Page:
Tokoji Temple (東光寺, Tōkōji) was founded in 1691 and belongs to the Obaku school of Japanese Zen Buddhism. Its beautiful wooden temple buildings stand within the tranquil woods east of downtown Hagi, offering visitors a moment of serenity.
Like most temples of the Obaku sect, Tokoji comes with an architectural style that displays more Chinese influence than the average Japanese temple. This is quite obvious when entering the temple through its red, Chinese-style entrance gate. The approach to the main hall then leads under an even larger gate, the Sanmon Gate, and passes an old bell tower. Tokoji's main hall is also built in Chinese Zen architecture and houses a statue of the historic Buddha (Shaka Nyorai).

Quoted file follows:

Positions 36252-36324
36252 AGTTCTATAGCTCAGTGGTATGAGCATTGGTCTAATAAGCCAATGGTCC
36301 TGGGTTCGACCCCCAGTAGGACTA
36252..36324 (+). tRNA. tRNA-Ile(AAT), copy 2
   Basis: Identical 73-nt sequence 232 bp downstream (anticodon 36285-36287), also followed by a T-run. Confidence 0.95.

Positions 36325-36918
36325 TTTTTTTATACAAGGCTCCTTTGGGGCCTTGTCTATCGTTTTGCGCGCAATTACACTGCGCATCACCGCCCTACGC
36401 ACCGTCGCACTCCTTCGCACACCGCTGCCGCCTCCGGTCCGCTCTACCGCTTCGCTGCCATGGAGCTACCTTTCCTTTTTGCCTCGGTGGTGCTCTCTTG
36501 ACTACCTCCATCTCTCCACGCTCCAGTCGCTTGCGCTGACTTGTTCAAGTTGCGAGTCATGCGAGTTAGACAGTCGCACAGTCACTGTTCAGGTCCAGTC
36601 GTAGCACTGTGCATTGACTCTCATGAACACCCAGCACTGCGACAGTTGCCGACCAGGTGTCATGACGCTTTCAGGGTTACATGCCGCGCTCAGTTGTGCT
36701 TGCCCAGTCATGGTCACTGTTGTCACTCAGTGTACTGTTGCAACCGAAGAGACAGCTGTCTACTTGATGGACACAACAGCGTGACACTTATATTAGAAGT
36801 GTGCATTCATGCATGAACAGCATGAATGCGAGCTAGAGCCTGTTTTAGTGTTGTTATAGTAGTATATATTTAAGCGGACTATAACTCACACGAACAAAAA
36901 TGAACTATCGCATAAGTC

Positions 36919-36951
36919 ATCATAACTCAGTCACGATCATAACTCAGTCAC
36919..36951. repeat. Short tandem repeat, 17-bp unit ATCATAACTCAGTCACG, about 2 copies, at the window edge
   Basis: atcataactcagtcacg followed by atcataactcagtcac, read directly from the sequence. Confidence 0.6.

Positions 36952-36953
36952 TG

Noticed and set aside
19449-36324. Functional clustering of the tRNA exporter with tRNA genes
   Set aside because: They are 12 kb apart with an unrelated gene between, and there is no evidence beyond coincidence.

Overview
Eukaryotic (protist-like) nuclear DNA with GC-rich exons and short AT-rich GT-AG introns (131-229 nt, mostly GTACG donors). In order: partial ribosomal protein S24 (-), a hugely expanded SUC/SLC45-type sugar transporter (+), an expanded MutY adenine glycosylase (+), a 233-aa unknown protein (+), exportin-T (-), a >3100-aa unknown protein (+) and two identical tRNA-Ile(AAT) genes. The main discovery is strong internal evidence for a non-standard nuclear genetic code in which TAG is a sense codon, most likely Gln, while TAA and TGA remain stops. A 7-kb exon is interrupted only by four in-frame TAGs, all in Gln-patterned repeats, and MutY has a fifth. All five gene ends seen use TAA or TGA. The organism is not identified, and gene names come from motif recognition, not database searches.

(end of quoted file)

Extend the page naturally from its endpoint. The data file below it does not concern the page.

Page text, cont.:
Behind the temple buildings lies the graveyard of half of the Mori daimyo (feudal lords), who governed from Hagi during the Edo Period (1603-1868). The odd numbered daimyo in the succession of Mori lords were buried here, while the first and the even numbered lords were buried at Daishoin Temple. The burial site makes for quite an impressive sight, and its location within the woods lends it a peaceful and spiritual atmosphere.